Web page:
This information on the current teaching is welcome as there are a succession of questioners wanting information. The statement about vegetarianism is too broad though, as malnutrition depends on the individual's choices and the food available at the monastery. The protein available in Sri Lanka is more limited than in western countries and so the vegetarian practitioner has to exercise care that they are getting enough, particularly if they are excluding meat in a monastery that does not have vegetarian fare.
Climate is also a consideration, and Na Uyana is preferrred being located in the drier intermediate zone.
https://www.researchgate.net/figure/Map ... _260252714

BKh
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Re: Na Uyana or Mahamevnawa?

Post by BKh » Thu May 31, 2018 7:31 pm

Sroberto wrote:
Thu May 31, 2018 6:33 pm
I thought you need to arrange your visa in advance of coming with the supporting documents of a particular monastery. ?
Visa rules are constantly changing, but recently I was told that tourist visas can be extended to a point but cannot be converted into a resident visa. There is a limit to the extension of a tourist visa and to get a resident visa you have to leave, apply and reenter. Also the extending can be different for different countries. A Canadian can extend a month or two at a time. An American can extend it for six. But as I said, these things change frequently.

Also I was told there is a need for police background check from your home country to get the resident visa.
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WorldTraveller
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Joined: Sun Dec 20, 2015 11:07 am

Re: Na Uyana or Mahamevnawa?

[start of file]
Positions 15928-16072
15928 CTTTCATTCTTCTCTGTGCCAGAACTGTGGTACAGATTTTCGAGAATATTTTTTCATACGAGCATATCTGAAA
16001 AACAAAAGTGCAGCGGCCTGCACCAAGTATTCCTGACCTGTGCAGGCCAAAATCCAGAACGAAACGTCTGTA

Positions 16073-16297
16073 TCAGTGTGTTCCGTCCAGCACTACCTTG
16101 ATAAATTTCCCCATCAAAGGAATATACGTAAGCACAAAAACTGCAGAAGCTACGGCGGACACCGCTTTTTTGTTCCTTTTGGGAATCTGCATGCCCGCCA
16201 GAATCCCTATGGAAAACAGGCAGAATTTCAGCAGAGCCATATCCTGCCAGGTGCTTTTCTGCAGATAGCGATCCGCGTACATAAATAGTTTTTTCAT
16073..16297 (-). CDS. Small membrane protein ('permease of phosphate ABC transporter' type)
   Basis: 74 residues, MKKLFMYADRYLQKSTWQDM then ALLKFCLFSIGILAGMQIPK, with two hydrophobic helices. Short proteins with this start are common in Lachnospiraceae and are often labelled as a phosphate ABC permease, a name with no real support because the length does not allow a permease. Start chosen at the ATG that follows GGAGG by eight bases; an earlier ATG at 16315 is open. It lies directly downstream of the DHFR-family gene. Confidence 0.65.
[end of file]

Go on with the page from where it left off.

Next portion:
Post by WorldTraveller » Tue Jun 05, 2018 10:19 am

BKh wrote:
Thu May 31, 2018 7:31 pm
Visa rules are constantly changing, but recently I was told that tourist visas can be extended to a point but cannot be converted into a resident visa. There is a limit to the extension of a tourist visa and to get a resident visa you have to leave, apply and reenter.
Also I was told there is a need for police background check from your home country to get the resident visa.
I too was told that the current Sri Lankan visa allowance is somewhat rigid. It can easily send a foreigner out of the country and when come to a residence visa, the sponsor has the veto power to cancel the visa even unfairly. So if one planning for a residence visa there, must be very cautious to pick a kind and reasonable sponsor. For example, one guy went to Na Uyana hoping for a longer stay and ordination. After some stay he decided, he better meditate on his own. But the venerable abbot told him to leave if not meditating based on his instructions and refused to sign for the visa extension. The guy left the country having no other choice or person to help.

Also, I was told that every foreigner needs a security clearance from the Sri Lankan Ministry of Defence at every visa renewal. For that, one must provide much detail of past activities and travels.

So, do your research, ask around from reliable sources, get to know few places rather that blindly decide is always better.

And, always have a backup plan for the unexpected! :)
“Kālāmas, do not go by oral tradition, by lineage of teaching, by hearsay, by a canonical tradition, by logical reasoning, by inferential reasoning, by reasoned cogitation, by the acceptance of a view after pondering it, by the seeming competence of a speaker, or because you think: ‘The ascetic is our guru.’”
- Buddha

WorldTraveller
Posts: 112
Joined: Sun Dec 20, 2015 11:07 am

Re: Na Uyana or Mahamevnawa?

Post by WorldTraveller » Tue Jun 05, 2018 10:39 am

Chula wrote:
Thu May 31, 2018 8:10 am
...a former Mahamevnawa monastery in Dompe (they supposedly broke off after the Mahamevnawa head monk decided the path to Nibbana was closed and the best we could hope for was deva-rebirth).
Bhikkhus, if wanderers of other sects were to ask you thus: ‘Friends, do you lead the spiritual life under the ascetic Gotama for the sake of rebirth in the deva world?’ wouldn’t you be repelled, humiliated, and disgusted?

“Yes, Bhante.”